Foodie Friday: Holidays and food allergies

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Food is such an integral part of our lives…..and around the holidays, it seems to take on an even greater importance. Holiday traditions often revolve around food–Christmas cookies, the Yule log (our Christmas Eve dessert), latkes on Hannukah, turkey and stuffing on Thanksgiving, pies, sweets, cranberry sauce….the list goes on and on. And if one of your children has a food allergy, well, then these fun holiday traditions are full of potential issues, tantrums or epipen moments.

My babies get wheat for the first time. Yum, gluten.
My babies get wheat for the first time. Yum, gluten.

We have been lucky, so far, to have kids who are allergy free except for an issue with amoxicillian. However, we have close family members with Celiac’s and a constellation of other allegies, including eggs, nuts, peanuts, peas and chickpeas. Seriously, who knew people were allergic to chickpeas? But I digress. Now, our Thanksgiving dinners have gluten (wheat) free stuffing (not as good, but the sausage is a nice touch). We can’t add chestnuts either due to the nut issue. And pies are out for the Celiac. I once ate a gluten free, egg free, nut free, dairy free cake at a toddler’s birthday. It wasn’t the tastiest cake I’ve ever had (ok, not even on the top ten) but it had a pile of frosting and candles and the birthday boy in question didn’t seem to notice a difference. Meatloaf gets made with rice as a binder, instead of egg & breadcrumbs (not bad at all). And, did you know you can buy dairy free, egg free cookie mixes? Or dairy free margarine?

I’ve learned a lot about allergies in the past six years or so. For those of you dealing with food allergies, what are your tricks to getting through the holidays? What recipe can you not live without? What food substitution works well for you? How do you make tasty holidays meals for everyone in your family?

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8 thoughts on “Foodie Friday: Holidays and food allergies”

  1. We also have Celiacs in the family. For Thanksgiving I often make a pecan pie, but before I put the filling in the pie crust, I reserve a portion to be cooked sans crust in a small dish.

    I agree that a delicious frosting can make you almost forget that a cake is gluten-free. If buying frosting in a can, make sure to check the ingredients, as at least one major manufacturer puts wheat in theirs.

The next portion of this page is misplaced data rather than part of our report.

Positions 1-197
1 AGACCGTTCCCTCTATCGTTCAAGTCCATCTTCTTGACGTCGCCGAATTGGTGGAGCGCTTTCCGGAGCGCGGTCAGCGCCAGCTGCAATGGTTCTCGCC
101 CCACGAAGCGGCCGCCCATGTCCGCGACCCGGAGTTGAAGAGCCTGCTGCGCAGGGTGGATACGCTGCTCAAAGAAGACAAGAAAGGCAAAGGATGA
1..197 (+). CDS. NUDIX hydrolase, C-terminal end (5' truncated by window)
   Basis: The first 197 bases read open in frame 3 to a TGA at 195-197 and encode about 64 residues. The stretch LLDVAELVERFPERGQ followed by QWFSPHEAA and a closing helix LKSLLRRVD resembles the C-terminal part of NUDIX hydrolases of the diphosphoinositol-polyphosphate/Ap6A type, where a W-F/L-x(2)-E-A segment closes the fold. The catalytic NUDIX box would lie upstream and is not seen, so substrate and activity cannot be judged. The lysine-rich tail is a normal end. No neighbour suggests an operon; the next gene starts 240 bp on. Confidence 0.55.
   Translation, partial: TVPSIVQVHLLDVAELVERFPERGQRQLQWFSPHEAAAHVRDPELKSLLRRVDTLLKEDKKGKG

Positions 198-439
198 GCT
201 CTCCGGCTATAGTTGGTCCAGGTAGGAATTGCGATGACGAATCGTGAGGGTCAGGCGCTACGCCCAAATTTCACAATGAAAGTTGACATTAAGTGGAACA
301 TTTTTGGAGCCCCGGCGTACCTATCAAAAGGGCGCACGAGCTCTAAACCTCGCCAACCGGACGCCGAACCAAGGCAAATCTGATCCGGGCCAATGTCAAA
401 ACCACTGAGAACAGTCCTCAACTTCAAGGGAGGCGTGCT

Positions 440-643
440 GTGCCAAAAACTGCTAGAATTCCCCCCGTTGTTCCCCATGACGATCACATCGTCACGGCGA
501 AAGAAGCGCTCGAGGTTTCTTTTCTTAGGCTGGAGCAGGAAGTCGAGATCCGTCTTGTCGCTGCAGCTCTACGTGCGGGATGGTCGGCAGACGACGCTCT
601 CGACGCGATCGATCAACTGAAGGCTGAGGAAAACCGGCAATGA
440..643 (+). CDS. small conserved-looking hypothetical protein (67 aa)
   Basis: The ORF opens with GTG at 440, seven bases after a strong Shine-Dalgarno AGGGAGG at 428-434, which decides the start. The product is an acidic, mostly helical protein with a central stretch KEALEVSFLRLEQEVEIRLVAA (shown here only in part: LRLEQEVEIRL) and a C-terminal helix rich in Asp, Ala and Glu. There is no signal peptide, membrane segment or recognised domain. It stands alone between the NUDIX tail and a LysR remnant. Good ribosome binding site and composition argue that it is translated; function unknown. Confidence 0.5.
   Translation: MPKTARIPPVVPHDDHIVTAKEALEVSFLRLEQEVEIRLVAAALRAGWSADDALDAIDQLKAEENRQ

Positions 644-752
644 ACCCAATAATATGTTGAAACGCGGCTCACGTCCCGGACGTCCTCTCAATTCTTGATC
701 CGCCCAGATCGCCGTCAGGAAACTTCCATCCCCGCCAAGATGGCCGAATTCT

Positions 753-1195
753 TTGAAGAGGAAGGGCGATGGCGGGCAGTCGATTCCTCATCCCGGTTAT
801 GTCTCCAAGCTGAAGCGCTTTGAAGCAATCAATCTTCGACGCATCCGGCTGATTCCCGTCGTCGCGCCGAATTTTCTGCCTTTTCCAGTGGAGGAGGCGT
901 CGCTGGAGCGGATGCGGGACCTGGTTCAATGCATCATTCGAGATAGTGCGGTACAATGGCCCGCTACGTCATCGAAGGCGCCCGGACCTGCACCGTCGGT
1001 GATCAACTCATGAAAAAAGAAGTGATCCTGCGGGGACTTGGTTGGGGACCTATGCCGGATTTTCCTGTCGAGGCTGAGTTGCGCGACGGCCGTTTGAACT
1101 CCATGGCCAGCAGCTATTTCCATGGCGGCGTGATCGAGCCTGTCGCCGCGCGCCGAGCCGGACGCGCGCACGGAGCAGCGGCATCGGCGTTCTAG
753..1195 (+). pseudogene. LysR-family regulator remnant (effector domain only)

We serve gluten-free crackers with cheese, smoked salmon, etc. for appetizers. Those with Celiac disease also often bring their own gluten-free bread when visiting.

    I save those tiny jars of jam from hotel breakfasts and have them out for those with Celiac, so that they don’t have to use our “contaminated” jars of jelly and jam.

    I make a yummy sausage and lentil soup that is gluten free. It freezes well and is good to have on hand for visitors.

  2. My husband has a very rare condition called ‘exercise-induced anaphylaxis’. That essentially means that he has a long (long) list of allergies and if he eats any of those things and then exercises at all ( work, sports, aerobic exercise, etc), he goes into anaphylactic shock. His worst allergy is to peanuts. He can’t even be in the same room as people eating peanuts or the peanut dust can cause him to start reacting immediately. Because of this, when we are going to parties (family or otherwise), we mention the peanut allergy and ask if we can do things peanut-free. We’ve never had a problem to date. As far as the other food is concerned, we always bring food with us and my husband eats what we bring and then whatever else he can. He tends to be embarrassed if people know all the things he’s allergic to, so he’d prefer to eat what he can and then grab something at home. My kids are too little to know what they can and can’t eat, but we hope to teach them that there will be things that they can’t eat and that it’s okay to not eat everything when they go to parties. We have lots of ‘undercover’ ways to ask what’s in stuff like ‘oh, that looks (or smells) great! What’s in it?’ or ‘mmm, that smells like celery. Is there celery in that?’ That works for us and we’re able to stay safe and not have the stigma of being ‘un-invitable’ to parties because of our allergies. We’ve had multiple instances of people inviting us to parties and then after finding out about our allergies, have never invited us over again.

  3. We have multiple, severe food allergies, including peanuts, eggs, and milk. For Halloween, I make up a goodie basket with safe candy, toys, stickers, etc. before we go trick-or-treating. When we come back, I read all the labels, and for every piece of candy I have to take away (basically everything), my son gets to pick out an item from the safe basket.

  4. Hi! My son is allergic to soy, peanuts, eggs, wheat and dairy. I had a hard time finding food to feed him, so I started making my own recipes. I started a website , to help other people with food allergies. There is a food allergy blog and allergy friendly recipes.



  5. Food allergy affects an estimated 6 to 8 percent of children under age 5, and about 3 to 4 percent of adults. While there’s no cure, some children outgrow their food allergy as they get older. It’s easy to confuse a food allergy with a much more common reaction known as food intolerance. While bothersome, food intolerance is a less serious condition that does not involve the immune system. “..:^

    Look out for our web portal too

  6. For us, it’s my kids that have the food allergies and intolerances! So we usually have everyone round to our house. It’s tiring for me to keep cooking for everyone but it’s easier than trying to negotiate food choices with multiple different people.

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